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World History

World History Workshop

 

'World history' refers to a variety of theoretical approaches, united only in their rejection of 'the nation' as a basic unit of historical analysis. Topics covered include all aspects of colonial and post-colonial history, as well as the histories of Asia, Africa, the Middle East, and Latin America c. 1750-2000. While the workshop continues to maintain a focus on histories of European expansion and imperialism, papers also engage with comparative approaches to world history, including topics such as migration and trade networks, science and technology, and colonial and post-colonial law.

 

The workshop convenors for 2019-20 are - Malika Zekhni, Martin Crevier, Thomas Bailey and Hana Sleiman

 

The workshop is happy to answer any enquiries sent to worldhistoryworkshop@gmail.com

                                       

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In 2019-20 the World History Workshop will meet on alternate Thursdays at 2.30pm in Teaching Room 2, Old Divinity School, St John’s College. The conveners are proud to present in Michaelmas term 2019:

 

 

October 17th

Technocracy and Indigeneity: Contesting Colonial Environments

 

Harriet Mercer

Seeking Aboriginal Australians’ knowledge of the atmosphere in colonial Australia, c. 1790s to 1850s

 

Samuel Grinsell

Making colonial environments in the Anglo-Egyptian Nile Valley, 1880s-1920s

 

 

October 31st

Internationalist and Anti-Colonial Thought: Two Atlantic Perspectives

 

James Farquharson

‘To the benefit of Africa, the world, and ourselves’ Black Internationalism and the Nigerian Civil War, 1967-1970

 

Maria Reyes Baztán

Anti-colonial imagination and internationalism in Basque radical nationalism (1892-1939)

 

 

November 14

Roundtable: Working in Archives Overseas

 

 

November 28th

Global Modernities and Asian Nationalisms

Cancelled due to strike action

 

Nicole CuUnjieng Aboitiz

The idea of ‘Asia’ in turn-of-the-twentieth-century Philippine thought and Pan-Asian revolutionary organizing

 

Yiyun Ding

Making Modern Education in China: The History of China’s First Female University President Yang Yinyu (1884-1938)

 

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The Cambridge World History Workshop is now inviting submissions to deliver papers during Lent Term 2020 (January–March).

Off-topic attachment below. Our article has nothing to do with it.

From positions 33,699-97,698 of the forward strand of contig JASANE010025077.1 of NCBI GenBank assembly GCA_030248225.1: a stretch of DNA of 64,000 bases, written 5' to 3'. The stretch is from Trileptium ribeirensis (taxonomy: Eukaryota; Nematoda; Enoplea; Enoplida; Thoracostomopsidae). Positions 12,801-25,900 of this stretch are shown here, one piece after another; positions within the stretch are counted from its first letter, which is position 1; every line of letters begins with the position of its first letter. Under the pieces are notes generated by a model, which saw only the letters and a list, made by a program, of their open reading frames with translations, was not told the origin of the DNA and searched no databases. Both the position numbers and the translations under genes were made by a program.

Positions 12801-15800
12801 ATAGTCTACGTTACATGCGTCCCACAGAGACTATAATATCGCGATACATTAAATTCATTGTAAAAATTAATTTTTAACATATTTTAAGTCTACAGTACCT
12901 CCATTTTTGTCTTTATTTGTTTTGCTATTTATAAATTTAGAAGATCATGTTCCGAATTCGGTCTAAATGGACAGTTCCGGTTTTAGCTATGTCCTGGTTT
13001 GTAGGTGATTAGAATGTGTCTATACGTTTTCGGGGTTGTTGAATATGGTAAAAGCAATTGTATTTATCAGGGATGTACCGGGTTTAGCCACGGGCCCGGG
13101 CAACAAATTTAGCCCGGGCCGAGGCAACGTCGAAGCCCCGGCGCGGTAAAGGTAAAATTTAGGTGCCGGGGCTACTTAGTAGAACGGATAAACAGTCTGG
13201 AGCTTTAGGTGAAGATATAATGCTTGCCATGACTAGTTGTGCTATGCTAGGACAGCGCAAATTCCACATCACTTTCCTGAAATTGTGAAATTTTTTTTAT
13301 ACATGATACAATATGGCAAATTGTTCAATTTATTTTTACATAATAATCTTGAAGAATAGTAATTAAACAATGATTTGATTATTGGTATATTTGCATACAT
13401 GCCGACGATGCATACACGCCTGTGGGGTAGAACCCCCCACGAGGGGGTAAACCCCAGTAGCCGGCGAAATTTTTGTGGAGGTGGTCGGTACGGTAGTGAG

The workshop welcomes contributions that give attention to global historical perspectives. We welcome, amongst others, presentations that focus on economic histories, histories of science, migration, race, gender, colonial and post-colonial studies, and comparative history. We encourage presenters to consider their research within the broad framework offered by world history to allow for a productive discussion across various academic sub-fields.

 

We invite submissions from individual graduate students and early-career researchers at all stages of their research (including work-in-progress), and also from prospective panels from Cambridge and beyond. Individual papers should be 20-30 minutes in length, and will be followed by 45 minutes of discussion. Panels should consist of three  papers, each 20 minutes in length, and will be followed by 30 minutes of discussion.

 

The workshop runs on Thursdays from 14:30 to 16:30 in Teaching Room 2, Cambridge. We are committed to providing a forum for diverse contributions and helpful feedback in an inclusive environment.

 

Please submit your abstract (200-300words), a short bio, and a note on your availability to the World History Workshops Convenors (worldhistoryworkshop@gmail.com) by Monday, 9th of December, 2019. We hope to announce decisions on all submissions by the 30th of December. Please contact us with any questions. We look forward to hearing from you!

 

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                                                                                  Ruptures in World History

 

The Cambridge World History Workshop is excited announce a Call for Papers for our 2020 Graduate Conference, Ruptures in World History, which will take place in St John’s College, Cambridge on the 13th May 2020. Please see below for details.

 

In recent years, contiguous, long-term factors, as well as historical convergence, synchronicity and correspondence have dominated interpretations in world history. As a result, ‘ruptures,’ ‘disruptions,’ and ‘breaks’ have fallen out of fashion. The 2020 Cambridge World History Graduate Conference hopes to question this historiographical turn.

 

We invite papers that will assess the usefulness of ‘ruptures’ as analytical and conceptual tools for writing the history of the modern world. We particularly welcome papers that give attention to global historical perspectives and aim to transcend ‘the nation’ as a basic unit of historical analysis. We also welcome, amongst others, contributions that focus on African, Middle Eastern, Caribbean, Latin American, and Asian histories, as well as on economic histories, histories of science, race, migration, trade, colonial and post-colonial studies, resistance, and comparative history.

 

Speakers may also wish to challenge the idea of ruptures in world history and offer alternative approaches. Others might critique how the concept of rupture is itself teleological, assuming a linear rather than a cyclical concept of time; only useful for world historians if strictly delineated.

 

Applications are gladly received from various disciplines including and not limited to; literary theory, sociology, political science, anthropology and history.

 

Abstracts should be sent to worldhistoryworkshop@gmail.com no later than Friday10th January 2020.